Employers should pay retrenchees at least two weeks’ salary for every year served, but exemption will be granted if their application is not heard within 14 days.

The minutes read, “Streamlining Retrenchment Procedures: The Labour Amendment Act No 5 of 2015 currently poses challenges to the administration of the retrenchment process. The Labour Amendment Act, Section 5(3) (b), currently provides for automatic granting of exemption to an employer from paying the minimum retrenchment package, if the application for exemption to the Retrenchment Board is not heard within 14 days.


“This section is unfair to the employee(s) concerned as the exemption is granted without a fair hearing. Moreso, the Section seems to promote dereliction of duty on the part of the Retrenchment Board. It is, therefore, proposed as follows;


(i) To amend Section 5 (3) (b) by deleting the words ‘failing which response the application is deemed to have been granted’.


“Labour agrees with the proposal to delete the clause because it is a violation of the right to a fair hearing in accordance with Section 69 of the Constitution. Business does not agree with the proposal to delete the clause because prolonging an exemption case would be financially unsustainable for an enterprise which is even struggling to pay the minimum package.”


Section 63A(3) of the Labour Act will be amended to allow any interested person to approach the Registrar of Trade Unions or the courts to cause an investigation into the alleged maladministration of a national employment council.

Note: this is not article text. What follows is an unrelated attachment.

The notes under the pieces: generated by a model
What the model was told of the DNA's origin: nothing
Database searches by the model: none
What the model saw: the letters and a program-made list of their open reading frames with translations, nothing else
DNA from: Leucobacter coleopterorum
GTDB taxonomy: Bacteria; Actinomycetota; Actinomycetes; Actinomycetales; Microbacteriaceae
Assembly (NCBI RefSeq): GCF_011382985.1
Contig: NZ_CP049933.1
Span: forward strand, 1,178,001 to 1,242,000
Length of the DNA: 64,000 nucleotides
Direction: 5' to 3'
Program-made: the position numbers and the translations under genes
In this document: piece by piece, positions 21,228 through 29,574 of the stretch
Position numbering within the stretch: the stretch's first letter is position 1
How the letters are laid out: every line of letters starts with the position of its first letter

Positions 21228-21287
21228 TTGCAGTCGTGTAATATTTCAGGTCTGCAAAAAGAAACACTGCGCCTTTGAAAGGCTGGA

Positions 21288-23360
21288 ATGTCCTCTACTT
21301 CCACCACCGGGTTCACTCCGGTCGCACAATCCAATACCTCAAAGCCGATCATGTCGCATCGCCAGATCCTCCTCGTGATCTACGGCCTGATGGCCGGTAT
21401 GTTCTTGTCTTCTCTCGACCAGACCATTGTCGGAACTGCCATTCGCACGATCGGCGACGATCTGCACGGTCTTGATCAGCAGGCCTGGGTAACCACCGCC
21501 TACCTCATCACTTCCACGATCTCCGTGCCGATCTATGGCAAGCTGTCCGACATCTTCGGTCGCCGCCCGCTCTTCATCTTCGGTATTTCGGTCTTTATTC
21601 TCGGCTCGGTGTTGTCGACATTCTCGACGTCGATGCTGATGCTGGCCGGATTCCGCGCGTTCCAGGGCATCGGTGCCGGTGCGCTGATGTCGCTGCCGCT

The Labour Minister, the meeting agreed, will cede his/her power to appoint a national employment council provisional administrator to the Labour Court, while the Labour Dispute Settlement System will be streamlined to give the Labour Court jurisdiction to register and enforce settlements.


Another portion of the minutes reads, “The new Labour Dispute Settlement System ushered in by the Labour Amendment Act No 5 poses serious bottlenecks to the dispute settlement system to the extent that labour cases are piling up without resolution. “For an efficient, easy and improved dispute settlement system, the following amendments to the Labour Act are proposed:


(i) To repeal Section 16 of the Labour Amendment Act No. 5 which created the new dispute settlement system and revert back to the old dispute resolution system. (ii) To review Section 93 of the Labour Act to cover the following: (a) Powers, roles and jurisdiction of the conciliators (Designated Agents and Labour officers). This will also include the provision to protect the independence of conciliator designated agents.


(b) Registration of Settlements. It is proposed that settlements should be registrable and enforceable by the Labour Court.” Section 98 of the Act will also be amended to define precise timelines within which arbitration should be concluded and spell out the powers of an arbitrator.


Further, Sections 89 and 98 will be tweaked to “strengthen the Labour Court”.sunday mail